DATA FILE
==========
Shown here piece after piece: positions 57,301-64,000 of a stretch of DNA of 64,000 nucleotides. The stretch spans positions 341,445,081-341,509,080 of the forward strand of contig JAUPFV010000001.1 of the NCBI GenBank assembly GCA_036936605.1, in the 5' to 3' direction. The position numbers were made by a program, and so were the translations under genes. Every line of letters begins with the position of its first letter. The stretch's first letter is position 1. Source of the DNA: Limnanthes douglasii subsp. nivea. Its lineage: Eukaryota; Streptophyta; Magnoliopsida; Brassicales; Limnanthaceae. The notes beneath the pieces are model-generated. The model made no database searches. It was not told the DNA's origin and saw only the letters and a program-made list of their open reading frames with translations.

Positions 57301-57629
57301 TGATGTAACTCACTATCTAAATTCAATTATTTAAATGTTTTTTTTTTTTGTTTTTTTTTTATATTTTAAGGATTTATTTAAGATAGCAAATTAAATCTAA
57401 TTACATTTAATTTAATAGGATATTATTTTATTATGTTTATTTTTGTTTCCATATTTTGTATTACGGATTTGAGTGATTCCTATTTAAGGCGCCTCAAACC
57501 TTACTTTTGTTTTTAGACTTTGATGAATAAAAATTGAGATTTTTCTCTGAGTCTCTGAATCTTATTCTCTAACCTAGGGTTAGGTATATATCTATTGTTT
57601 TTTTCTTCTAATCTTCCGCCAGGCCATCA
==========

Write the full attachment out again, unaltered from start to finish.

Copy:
Shown here piece after piece: positions 57,301-64,000 of a stretch of DNA of 64,000 nucleotides. The stretch spans positions 341,445,081-341,509,080 of the forward strand of contig JAUPFV010000001.1 of the NCBI GenBank assembly GCA_036936605.1, in the 5' to 3' direction. The position numbers were made by a program, and so were the translations under genes. Every line of letters begins with the position of its first letter. The stretch's first letter is position 1. Source of the DNA: Limnanthes douglasii subsp. nivea. Its lineage: Eukaryota; Streptophyta; Magnoliopsida; Brassicales; Limnanthaceae. The notes beneath the pieces are model-generated. The model made no database searches. It was not told the DNA's origin and saw only the letters and a program-made list of their open reading frames with translations.

Positions 57301-57629
57301 TGATGTAACTCACTATCTAAATTCAATTATTTAAATGTTTTTTTTTTTTGTTTTTTTTTTATATTTTAAGGATTTATTTAAGATAGCAAATTAAATCTAA
57401 TTACATTTAATTTAATAGGATATTATTTTATTATGTTTATTTTTGTTTCCATATTTTGTATTACGGATTTGAGTGATTCCTATTTAAGGCGCCTCAAACC
57501 TTACTTTTGTTTTTAGACTTTGATGAATAAAAATTGAGATTTTTCTCTGAGTCTCTGAATCTTATTCTCTAACCTAGGGTTAGGTATATATCTATTGTTT
57601 TTTTCTTCTAATCTTCCGCCAGGCCATCA